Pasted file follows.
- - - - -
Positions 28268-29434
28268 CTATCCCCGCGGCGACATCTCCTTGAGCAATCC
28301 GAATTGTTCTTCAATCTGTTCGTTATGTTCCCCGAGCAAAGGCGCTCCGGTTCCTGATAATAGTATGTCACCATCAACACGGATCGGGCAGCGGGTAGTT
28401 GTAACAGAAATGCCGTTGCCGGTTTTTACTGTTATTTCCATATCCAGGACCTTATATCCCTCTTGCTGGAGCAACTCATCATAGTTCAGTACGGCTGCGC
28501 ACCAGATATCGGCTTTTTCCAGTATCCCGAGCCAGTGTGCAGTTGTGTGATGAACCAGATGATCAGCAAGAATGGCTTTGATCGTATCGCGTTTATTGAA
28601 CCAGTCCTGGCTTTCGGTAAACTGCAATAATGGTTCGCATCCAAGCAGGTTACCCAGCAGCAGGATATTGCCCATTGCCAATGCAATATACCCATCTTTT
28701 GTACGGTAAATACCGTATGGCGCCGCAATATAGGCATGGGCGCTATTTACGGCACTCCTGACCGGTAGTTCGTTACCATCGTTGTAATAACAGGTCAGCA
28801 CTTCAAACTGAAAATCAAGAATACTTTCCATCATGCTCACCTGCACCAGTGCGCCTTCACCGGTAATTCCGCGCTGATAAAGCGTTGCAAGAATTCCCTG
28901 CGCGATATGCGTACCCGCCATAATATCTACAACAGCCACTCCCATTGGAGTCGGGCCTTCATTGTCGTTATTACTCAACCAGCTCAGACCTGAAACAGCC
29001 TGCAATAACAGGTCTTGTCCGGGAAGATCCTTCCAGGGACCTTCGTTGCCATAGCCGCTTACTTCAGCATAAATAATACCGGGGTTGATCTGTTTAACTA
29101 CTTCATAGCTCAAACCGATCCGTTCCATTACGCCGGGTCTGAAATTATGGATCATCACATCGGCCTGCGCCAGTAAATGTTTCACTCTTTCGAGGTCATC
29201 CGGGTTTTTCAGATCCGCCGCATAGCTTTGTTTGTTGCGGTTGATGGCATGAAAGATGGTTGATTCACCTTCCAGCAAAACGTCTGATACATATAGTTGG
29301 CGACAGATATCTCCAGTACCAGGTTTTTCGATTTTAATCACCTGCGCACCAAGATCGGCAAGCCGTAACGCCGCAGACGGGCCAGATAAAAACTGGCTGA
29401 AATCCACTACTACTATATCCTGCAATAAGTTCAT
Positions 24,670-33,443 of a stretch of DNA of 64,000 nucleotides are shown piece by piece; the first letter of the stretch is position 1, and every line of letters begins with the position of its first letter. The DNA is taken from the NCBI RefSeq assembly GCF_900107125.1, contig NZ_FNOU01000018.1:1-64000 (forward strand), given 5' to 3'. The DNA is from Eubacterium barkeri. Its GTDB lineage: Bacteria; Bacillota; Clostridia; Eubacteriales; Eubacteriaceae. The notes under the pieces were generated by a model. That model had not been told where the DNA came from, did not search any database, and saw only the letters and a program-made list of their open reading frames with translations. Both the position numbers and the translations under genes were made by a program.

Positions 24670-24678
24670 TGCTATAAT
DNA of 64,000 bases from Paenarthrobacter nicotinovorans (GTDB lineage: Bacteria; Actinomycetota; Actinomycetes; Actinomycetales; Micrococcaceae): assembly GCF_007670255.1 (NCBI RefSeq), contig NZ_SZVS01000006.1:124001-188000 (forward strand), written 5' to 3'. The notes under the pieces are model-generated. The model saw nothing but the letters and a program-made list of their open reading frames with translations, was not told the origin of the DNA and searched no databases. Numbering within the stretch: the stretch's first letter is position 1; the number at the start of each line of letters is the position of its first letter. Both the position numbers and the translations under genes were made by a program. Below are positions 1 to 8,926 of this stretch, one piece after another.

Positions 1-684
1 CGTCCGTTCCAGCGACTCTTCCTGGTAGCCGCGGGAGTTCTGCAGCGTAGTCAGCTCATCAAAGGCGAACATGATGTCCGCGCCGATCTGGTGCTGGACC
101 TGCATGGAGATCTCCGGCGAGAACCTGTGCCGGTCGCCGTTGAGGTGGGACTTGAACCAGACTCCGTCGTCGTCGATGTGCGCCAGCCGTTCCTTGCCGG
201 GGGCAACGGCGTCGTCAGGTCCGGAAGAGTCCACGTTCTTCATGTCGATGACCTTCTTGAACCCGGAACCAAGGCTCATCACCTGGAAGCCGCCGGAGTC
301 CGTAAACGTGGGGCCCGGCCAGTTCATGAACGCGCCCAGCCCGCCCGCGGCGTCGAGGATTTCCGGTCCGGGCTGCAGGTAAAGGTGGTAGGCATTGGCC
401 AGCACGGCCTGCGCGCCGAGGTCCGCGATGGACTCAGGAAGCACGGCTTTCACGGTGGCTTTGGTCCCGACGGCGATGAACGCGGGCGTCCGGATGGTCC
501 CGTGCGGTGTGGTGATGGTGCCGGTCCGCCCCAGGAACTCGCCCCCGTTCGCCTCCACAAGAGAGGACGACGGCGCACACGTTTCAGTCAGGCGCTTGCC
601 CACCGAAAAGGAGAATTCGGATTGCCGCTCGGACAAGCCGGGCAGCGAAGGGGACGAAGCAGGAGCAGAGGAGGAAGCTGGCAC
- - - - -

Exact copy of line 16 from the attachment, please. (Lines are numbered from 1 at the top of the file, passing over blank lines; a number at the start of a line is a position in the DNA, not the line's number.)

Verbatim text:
Positions 24670-24678